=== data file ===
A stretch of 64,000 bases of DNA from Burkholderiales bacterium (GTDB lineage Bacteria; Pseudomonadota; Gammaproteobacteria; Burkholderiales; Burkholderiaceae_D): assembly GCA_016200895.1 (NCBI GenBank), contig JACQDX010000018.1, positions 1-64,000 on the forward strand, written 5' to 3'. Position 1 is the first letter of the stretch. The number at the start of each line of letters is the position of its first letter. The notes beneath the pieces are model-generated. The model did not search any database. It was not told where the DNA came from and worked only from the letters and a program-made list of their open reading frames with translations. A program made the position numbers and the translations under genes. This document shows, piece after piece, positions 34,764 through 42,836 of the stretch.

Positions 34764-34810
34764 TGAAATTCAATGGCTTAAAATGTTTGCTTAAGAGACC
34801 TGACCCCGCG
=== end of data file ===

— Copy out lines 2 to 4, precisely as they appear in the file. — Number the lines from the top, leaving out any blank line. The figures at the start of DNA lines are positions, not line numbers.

Positions 34764-34810
34764 TGAAATTCAATGGCTTAAAATGTTTGCTTAAGAGACC
34801 TGACCCCGCG